Try this simple experiment. Name the city of Liverpool, then think at a band. Ask anyone around you to do the same.
There are no chances someone will come with a different answer and no, you are not a magician. Giving birth to a phenomenon as the Beatles changes forever the future of city’s music scene.
The only other band that springs to my mind from there are Echo and the Bunnymen. With all respect a couple of leagues below. Then nothing significant unless you want to count 80s pop one-hit wonders as Dead or Alive …you spin me round and Frankie Goes To Hollywood … Relax, don’t do it.
Just into the third millennium, the city became quite prolific. Thanks to a label, Deltasonic, Liverpool scene has been blossoming. Several bands appeared, all approaching pop music from different angles. It is another consequence you pay to Lennon/McCartney. To avoid that people (and journalists) link you to them you prefer to play death metal than getting close to any sort of melodic, Mersey-beat.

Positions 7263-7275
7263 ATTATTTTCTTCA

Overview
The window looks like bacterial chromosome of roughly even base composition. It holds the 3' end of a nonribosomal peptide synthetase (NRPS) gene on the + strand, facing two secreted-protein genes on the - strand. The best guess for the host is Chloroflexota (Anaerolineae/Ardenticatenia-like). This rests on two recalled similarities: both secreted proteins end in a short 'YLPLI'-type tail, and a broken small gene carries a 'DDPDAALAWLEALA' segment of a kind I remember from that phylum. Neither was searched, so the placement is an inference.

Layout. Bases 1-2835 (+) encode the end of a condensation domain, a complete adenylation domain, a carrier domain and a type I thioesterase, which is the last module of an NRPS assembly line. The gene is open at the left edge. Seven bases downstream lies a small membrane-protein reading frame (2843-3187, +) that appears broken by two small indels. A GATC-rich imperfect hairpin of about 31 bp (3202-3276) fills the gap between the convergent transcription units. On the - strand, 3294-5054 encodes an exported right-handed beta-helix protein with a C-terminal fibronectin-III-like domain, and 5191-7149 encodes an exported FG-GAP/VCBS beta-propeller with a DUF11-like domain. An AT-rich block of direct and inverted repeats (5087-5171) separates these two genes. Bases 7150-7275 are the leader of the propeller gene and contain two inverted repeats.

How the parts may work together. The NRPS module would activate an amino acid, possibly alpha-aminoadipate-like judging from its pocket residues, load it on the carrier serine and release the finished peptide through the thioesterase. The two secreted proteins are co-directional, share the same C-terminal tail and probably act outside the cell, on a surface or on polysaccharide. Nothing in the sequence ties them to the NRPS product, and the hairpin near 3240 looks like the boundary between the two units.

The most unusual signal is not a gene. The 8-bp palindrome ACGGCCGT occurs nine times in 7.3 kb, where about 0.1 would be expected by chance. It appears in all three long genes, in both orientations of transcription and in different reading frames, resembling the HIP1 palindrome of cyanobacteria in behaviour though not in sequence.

The Coral have been the bravest. They are not any similar to the Beatles, but the psych pop of their origins, is clearly coming from the same (outer)space and the melodic sensitivity has that “magical mistery” tradition.
The Dead 60s instead opted for a kind of punk-reggae approach winking at Joe Strummer. To far away from Brixton, they split after the second unsuccessful album.
The Rascals do not look the gifted band you would expect from Alex Turner‘s best friend, give me time to make up my mind, they’ll be on these pages next.
At the peak of the Deltasonic success, are The Zutons.
I don’t know which is my problem with the Zutons but I know I have a problem with them. It has been 5 years I investigate and still no sign of an answer, let’s see if writing about them will help me someway.
I adventured to another of their concerts to see if my mixture of prejudice and pretentiousness could be erased by their music.
Cambridge students are on Christmas leave, Cambridge is fucking boring, nothing happens until 2009, my love is enjoying London and I am a compulsive concert addict. This to justify why I went.